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January 06, 2012

Nigeria, China ink deal to invest $2.55 billion in biorefinery projects

by Jim Lane

In Nigeria, Bloomberg and several local outlets are reporting that the Nigerian government has signed a $2.55 billion development deal with Global Biofuels, to construct 15 integrated biorefineries throughout the West African nation. According to reports, the first pilot plant will be completed in Ilemeso, in Ekiti State by Q4 2012, and projects thereafter will be completed in Ondo, Osun, Kwara, Kogi,Benue, Gombe, Bauchi, Zamfara, Kano, Kaduna, Nasarawa and Plateau states. Project cost for the initial pilot plant is $108M, while full-scale plants are expected to cost $183 million each.

According to Global Biofuels, $1.78 billion, or 70 percent of the financing will come from the Chinese government. The remainder will come from NEXIM Bank, ECOWAS Bank for Investment and Development, Africa Finance Corporation; Fond Gari, and First Bank of Nigeria. The projects expect to generate 100 tons of total biomass per hectare, per yearn, using two cropping cycles per year, with total tonnage including tops, leaves, stalks and the primary crop. That equates to roughly 20 tons of total biomass per growing season, per acre.

But the massive Nigerian investment is just one of several announced in recent weeks and months in West Africa.
Nigerian Export-Import Bank:$695M

Just last week, the Nigerian Export-Import Bank gave $695 million to five companies investing in renewables including $12 million for a jatropha project and $56 million for a sorghum ethanol project.

The majority of the funding went to a sugarcane project that will include a bagasse co-generation component while the rest of the funding was for waste-to-energy projects.

Just before the US Thanksgiving holiday, the Ondo State Commissioner for Agriculture, Ademola Olorunfemi, said that the state would approve development of three sugarcane plantations and ethanol plants, with a focus on the production of biofuels and rural economic development. The Commissioner also said that the plants could provide materials for the bio-pharma industry.

The projects, whose goals center around industrialization and employment, indicate a new direction for the economy of this agriculture-heavy area of Nigeria.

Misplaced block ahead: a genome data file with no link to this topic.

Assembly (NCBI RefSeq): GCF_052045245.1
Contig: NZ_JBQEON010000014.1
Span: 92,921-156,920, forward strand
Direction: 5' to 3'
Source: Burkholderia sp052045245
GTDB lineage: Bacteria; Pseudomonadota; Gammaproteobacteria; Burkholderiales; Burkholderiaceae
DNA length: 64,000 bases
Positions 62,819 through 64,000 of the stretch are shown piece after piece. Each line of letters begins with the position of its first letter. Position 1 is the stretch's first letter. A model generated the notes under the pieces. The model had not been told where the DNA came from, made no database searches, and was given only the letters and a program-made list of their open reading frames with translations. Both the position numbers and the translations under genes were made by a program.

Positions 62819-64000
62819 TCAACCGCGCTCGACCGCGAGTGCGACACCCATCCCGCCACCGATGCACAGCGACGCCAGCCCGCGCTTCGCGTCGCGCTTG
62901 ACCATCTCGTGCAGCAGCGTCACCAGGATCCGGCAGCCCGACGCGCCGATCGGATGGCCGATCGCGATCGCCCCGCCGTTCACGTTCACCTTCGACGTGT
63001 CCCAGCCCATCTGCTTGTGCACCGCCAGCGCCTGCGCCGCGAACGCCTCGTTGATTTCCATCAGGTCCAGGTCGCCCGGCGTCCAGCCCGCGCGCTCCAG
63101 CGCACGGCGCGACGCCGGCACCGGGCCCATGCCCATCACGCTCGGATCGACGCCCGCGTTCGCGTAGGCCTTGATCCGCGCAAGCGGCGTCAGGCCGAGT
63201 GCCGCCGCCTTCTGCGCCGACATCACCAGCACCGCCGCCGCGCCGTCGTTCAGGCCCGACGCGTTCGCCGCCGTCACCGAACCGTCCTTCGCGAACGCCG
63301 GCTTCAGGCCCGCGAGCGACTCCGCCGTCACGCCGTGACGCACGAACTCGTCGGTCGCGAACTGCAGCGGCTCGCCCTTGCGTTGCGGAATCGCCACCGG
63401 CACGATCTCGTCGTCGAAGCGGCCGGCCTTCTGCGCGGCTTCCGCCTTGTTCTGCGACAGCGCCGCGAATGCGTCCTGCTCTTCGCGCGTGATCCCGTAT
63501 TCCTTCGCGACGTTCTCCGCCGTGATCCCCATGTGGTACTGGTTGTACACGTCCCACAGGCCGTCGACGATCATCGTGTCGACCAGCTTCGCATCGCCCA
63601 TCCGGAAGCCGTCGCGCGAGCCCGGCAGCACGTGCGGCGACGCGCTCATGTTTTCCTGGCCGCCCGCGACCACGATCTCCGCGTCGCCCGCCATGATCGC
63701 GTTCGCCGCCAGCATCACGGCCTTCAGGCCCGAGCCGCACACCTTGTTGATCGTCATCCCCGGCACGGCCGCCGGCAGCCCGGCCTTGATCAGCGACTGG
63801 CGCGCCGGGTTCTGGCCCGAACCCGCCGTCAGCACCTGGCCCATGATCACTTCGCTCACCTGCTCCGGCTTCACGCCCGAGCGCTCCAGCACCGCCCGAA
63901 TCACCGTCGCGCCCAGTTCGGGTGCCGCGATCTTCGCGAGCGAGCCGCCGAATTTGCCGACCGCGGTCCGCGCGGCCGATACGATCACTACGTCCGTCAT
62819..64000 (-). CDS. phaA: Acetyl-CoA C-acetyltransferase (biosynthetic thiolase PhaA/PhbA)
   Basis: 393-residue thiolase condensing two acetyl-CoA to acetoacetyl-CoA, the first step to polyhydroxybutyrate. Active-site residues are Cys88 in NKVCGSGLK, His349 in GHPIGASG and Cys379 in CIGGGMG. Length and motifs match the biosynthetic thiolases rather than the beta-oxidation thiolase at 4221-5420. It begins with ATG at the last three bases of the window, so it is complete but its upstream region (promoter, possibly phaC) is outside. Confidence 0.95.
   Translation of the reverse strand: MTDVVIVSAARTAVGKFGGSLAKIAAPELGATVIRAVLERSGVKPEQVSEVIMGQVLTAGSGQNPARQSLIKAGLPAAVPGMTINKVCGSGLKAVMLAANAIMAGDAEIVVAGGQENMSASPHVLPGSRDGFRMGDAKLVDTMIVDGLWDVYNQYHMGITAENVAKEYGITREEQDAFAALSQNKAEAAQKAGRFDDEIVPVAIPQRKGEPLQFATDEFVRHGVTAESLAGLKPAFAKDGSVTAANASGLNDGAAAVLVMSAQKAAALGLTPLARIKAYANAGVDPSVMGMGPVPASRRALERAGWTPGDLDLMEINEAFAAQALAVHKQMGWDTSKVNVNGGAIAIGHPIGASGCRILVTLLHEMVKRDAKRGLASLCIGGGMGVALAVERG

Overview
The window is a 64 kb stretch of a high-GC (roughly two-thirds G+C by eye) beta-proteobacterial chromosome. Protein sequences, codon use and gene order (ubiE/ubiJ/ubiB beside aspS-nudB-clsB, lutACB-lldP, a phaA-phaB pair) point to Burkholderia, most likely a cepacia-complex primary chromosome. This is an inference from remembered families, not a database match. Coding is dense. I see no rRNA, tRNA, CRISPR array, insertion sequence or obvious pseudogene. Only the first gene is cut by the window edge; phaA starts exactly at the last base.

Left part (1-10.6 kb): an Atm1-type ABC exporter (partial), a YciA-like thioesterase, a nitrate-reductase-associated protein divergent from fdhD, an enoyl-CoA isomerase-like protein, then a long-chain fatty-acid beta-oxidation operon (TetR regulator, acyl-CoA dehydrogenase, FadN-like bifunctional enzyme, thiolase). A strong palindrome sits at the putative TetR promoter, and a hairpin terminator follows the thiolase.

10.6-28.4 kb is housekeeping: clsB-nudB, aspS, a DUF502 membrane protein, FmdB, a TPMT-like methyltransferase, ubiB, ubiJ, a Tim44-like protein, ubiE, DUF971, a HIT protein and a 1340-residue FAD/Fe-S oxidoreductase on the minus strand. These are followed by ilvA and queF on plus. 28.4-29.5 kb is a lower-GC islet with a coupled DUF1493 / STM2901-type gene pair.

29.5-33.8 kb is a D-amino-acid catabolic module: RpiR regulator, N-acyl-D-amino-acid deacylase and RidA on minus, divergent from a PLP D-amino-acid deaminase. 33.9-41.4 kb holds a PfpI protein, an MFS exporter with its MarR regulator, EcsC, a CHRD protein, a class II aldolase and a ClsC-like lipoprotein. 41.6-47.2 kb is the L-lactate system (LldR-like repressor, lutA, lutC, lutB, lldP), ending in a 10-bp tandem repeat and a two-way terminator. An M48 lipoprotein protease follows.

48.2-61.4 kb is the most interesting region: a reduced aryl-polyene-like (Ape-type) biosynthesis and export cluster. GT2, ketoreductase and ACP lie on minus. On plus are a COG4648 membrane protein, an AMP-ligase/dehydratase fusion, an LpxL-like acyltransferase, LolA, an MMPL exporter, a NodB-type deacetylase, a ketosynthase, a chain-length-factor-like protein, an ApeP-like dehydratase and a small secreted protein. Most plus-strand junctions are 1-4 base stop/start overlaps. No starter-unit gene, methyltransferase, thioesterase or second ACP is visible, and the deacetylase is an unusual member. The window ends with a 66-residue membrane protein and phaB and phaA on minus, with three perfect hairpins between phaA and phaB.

Dangote Group, $7.7B

The same week, Aliko Dangote, the president of Dangote Group, announced an investment of $7.7 billion in Rivers Energy City, home of the budding $2 billion fertilizer and ethanol plant project put on by Indorama Eleme Petrochemical Company. His investment, says a top government source, will span into the methane and ethanol industries and provide thousands of jobs in the upcoming energy city.
Global Biofuels: $91M

In August, Global Biofuels has announced plans for ethanol plants across the West African region, with $91 million in sellers credit from COZA of Hong Kong and WEMET of China. The final project is expected to cost over $183 million, and produce 72 million liters of ethanol from 1.95 million tons of sorghum per year, and 216 gigawatts of electricity. Total land use as reported would be 65,000 ha in Nigeria and 32,500 ha in neighboring Economic Community of West African States member countries.

Also in August, Nosak Distilleries Ltd said it would raise production capacity at its Lagos facility to 540,000 liters per day from its current 350,000 liters per day. It also announced plans to commission a new 150,000 liter per day facility in Calabar, Cross River. Its first facility was commissioned in 2001 and together the company supplies about 70% of local ethanol demand.
The Bottom Line

Announcements of MOUs should be taken for what they are – an understanding that steel will go into the ground, as opposed to the actual construction of actual capacity. However, the trend is clear, scale is happening, project financing is becoming easier to source, especially overseas, and China is definitely expanding its ambitions with respect to countering the US lead in advanced biofuels technology, with a Chinese lead in actual gallons of renewable fuel.

Biofuels Digest

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